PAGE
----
The action sequences and special effects are all relatively good, but it's just the sheer fun of the movie that makes it special for a summer would-be blockbuster. It's like you get multiple movies smattered together but the eye is always forward to the goal, taking out the alien brain/host. The structure is almost foolproof: by the end of Act 1 he gets the time-tripping powers, and by the end of Act 2, he loses them and the heroics to close the movie have to count for real. I wish the final boss battle didn't happen to take place in the bowels of a famous landmark/destination, but I suppose Liman and company needed a change of pace from all the beach activity. While the movie covers plenty of ground repeatedly it never feels old or directionless; while it has its share of sticky exposition and silly plot mechanics, it never overwhelms the story or the entertainment factor. The basics of who the aliens are, how they attack, what their magic blood does, what the rules are for utilizing said alien time-repeating power, you would imagine that they would be too silly or bog things down, but they don't. Except for the very end (the concluding two minutes), the movie plays within its own system of rules. That also means no unrealistic romantic entanglement. Sure we expect movie stars to fall for one another, especially in peril, but for Rita, every day is the first day she's ever met Cage. He develops feelings for her but she credibly keeps thoughts of romance at bay.
It's also a mordantly mirthful movie. Cage can only reset when he dies; if he is just wounded and passes out, he'll lose his special reset power. So every insurmountable roadblock, wrong choice, or crippling injury must be met with one conclusion, namely Cage being snuffed out. Rita carries out most of the executions in the second half, with a blasť sense of routine duty, like a plumber fixing a clog. It doesn't really get old and Liman utilizes montage well to give the comedy an extra punch. It lightens a movie more or less centered on human annihilation and mortality. And for the legions of Tom Cruise haters, there's got to be some degree of entertainment value in watching the man die again and again and again and, well you get the point.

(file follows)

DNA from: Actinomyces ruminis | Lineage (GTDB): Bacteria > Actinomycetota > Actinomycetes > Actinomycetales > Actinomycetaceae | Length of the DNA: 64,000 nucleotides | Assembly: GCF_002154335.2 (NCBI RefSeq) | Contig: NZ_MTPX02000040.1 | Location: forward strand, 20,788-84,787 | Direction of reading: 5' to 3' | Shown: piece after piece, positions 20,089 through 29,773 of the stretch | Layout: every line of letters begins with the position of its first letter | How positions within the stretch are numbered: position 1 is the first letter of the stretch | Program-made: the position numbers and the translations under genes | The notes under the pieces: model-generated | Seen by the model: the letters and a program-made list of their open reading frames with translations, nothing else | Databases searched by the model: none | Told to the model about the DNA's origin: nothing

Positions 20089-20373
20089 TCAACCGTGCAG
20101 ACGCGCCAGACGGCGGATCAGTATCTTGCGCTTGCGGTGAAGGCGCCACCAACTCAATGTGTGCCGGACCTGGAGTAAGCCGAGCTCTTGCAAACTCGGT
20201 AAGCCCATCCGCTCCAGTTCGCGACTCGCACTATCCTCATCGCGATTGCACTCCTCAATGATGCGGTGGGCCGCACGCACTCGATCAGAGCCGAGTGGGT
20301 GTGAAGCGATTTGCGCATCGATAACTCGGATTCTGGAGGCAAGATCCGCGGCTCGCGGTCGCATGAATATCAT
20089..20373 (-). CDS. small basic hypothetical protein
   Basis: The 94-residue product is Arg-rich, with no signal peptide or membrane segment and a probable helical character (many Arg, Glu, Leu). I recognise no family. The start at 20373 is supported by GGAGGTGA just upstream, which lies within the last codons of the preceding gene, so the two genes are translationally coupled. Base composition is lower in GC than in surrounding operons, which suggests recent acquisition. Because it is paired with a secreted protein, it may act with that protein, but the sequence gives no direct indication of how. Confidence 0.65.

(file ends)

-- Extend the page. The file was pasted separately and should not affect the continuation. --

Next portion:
Cruise (Oblivion) ably shows again that he is more than capable of carrying an action film (he's over 50 now too). The man still has enough energy and physical stamina of an action hero in his 30s, and his charisma is still there in spades. It's also interesting to watch Cruise play a cowardly character. I should have expected it considering that Cage's arc has to start somewhere before he becomes the super soldier. However, the movie would never have been as good if Cruise didn't have a strong leading lady, and the surprisingly buff Blunt (Looper) is an excellent match for her costar. She's tough and can beat the snot out of you. Just her very walk exudes confidence and determination. Having walked in Cage's shoes before with the time-replay power, she has an extra weariness to her, a certain devil-may-care attitude, especially in battle. The two actors make a winning team and Cage's recruitment of Rita is another mission with another worthy payoff.
The original title was All You Need is Kill, based on a Japanese graphic novel, and I can't help but thinking how much of a better, striking title that is to describe this movie. It's a wonderfully entertaining movie, with its action spectacle tempered with an intelligence rare for a summer blockbuster that doesn't have Christopher Nolan's name attached as director. Here is a playful sci-fi movie that doesn't downplay its sci-fi, doesn't dumb down its plot, and explores the richness of its world one dead Cruise at a time. It's clever and satisfying and brings all the visual fireworks you'd demand. It's a rotten shame that Edge of Tomorrow appears destined for the cinematic scrapheap. Reverse the tide people and see this movie on the big screen while you can. It's everything we want in a summer blockbuster fully realized.
Nate's Grade: A-